UMMS Affiliation

Department of Molecular, Cell, and Cancer Biology

Publication Date

2021-06-15

Document Type

Article

Disciplines

Cell Biology | Cellular and Molecular Physiology | Developmental Biology

Abstract

The formation of new vessels requires a tight synchronization between proliferation, differentiation, and sprouting. However, how these processes are differentially activated, often by neighboring endothelial cells (ECs), remains unclear. Here, we identify cell cycle progression as a regulator of EC sprouting and differentiation. Using transgenic zebrafish illuminating cell cycle stages, we show that venous and lymphatic precursors sprout from the cardinal vein exclusively in G1 and reveal that cell-cycle arrest is induced in these ECs by overexpression of p53 and the cyclin-dependent kinase (CDK) inhibitors p27 and p21. We further demonstrate that, in vivo, forcing G1 cell-cycle arrest results in enhanced vascular sprouting. Mechanistically, we identify the mitogenic VEGFC/VEGFR3/ERK axis as a direct inducer of cell-cycle arrest in ECs and characterize the cascade of events that render "sprouting-competent" ECs. Overall, our results uncover a mechanism whereby mitogen-controlled cell-cycle arrest boosts sprouting, raising important questions about the use of cell cycle inhibitors in pathological angiogenesis and lymphangiogenesis.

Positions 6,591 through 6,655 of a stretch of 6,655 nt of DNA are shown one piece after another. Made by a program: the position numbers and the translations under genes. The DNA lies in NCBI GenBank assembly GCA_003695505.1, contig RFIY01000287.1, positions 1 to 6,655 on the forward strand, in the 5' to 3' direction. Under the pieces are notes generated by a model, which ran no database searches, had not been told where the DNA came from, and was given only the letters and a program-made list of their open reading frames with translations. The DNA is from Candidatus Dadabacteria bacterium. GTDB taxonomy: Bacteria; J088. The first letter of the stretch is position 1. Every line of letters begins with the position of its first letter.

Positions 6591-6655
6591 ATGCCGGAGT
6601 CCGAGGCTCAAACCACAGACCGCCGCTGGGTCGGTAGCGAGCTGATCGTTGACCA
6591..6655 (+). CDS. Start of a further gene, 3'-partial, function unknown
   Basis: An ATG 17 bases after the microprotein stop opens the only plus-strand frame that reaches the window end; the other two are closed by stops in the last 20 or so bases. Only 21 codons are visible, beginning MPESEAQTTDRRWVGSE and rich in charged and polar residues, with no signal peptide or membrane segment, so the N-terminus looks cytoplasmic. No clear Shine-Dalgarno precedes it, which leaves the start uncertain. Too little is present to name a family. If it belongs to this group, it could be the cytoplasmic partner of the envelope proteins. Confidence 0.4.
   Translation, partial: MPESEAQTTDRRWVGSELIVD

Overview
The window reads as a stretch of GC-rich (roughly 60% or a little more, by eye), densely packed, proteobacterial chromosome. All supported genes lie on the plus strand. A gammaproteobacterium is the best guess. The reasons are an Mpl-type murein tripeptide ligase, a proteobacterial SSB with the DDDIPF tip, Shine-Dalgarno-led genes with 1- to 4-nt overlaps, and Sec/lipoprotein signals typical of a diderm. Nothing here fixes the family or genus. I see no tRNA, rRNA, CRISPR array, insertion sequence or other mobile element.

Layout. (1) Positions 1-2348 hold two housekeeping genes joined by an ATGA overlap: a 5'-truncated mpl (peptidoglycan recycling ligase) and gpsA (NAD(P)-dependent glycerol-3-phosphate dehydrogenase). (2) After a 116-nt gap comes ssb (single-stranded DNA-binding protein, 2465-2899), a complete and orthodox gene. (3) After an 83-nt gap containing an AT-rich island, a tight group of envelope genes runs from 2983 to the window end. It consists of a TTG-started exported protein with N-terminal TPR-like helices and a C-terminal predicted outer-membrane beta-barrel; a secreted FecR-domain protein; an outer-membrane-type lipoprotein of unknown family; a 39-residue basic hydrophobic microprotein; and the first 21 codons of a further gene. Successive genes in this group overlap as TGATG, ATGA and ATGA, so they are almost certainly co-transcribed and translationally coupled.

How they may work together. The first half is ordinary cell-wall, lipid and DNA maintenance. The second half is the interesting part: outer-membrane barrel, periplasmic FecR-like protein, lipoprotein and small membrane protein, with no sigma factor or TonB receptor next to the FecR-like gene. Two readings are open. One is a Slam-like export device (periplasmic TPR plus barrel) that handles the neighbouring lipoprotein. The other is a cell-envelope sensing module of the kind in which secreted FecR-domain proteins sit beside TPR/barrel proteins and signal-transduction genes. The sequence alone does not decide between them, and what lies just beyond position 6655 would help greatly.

Keywords

endothelial cells, cell cycle

Rights and Permissions

Copyright 2021 The Authors. This is an open access article under the CC BY-NC-ND license (http://creativecommons.org/licenses/by-nc-nd/4.0/).

DOI of Published Version

10.1016/j.celrep.2021.109255

Source

Jerafi-Vider A, Bassi I, Moshe N, Tevet Y, Hen G, Splittstoesser D, Shin M, Lawson ND, Yaniv K. VEGFC/FLT4-induced cell-cycle arrest mediates sprouting and differentiation of venous and lymphatic endothelial cells. Cell Rep. 2021 Jun 15;35(11):109255. doi: 10.1016/j.celrep.2021.109255. PMID: 34133928; PMCID: PMC8220256. Link to article on publisher's site

Journal/Book/Conference Title

Cell reports

Related Resources

Link to Article in PubMed

PubMed ID

34133928

Creative Commons License

Creative Commons Attribution-Noncommercial-No Derivative Works 4.0 License
This work is licensed under a Creative Commons Attribution-Noncommercial-No Derivative Works 4.0 License.

Share

COinS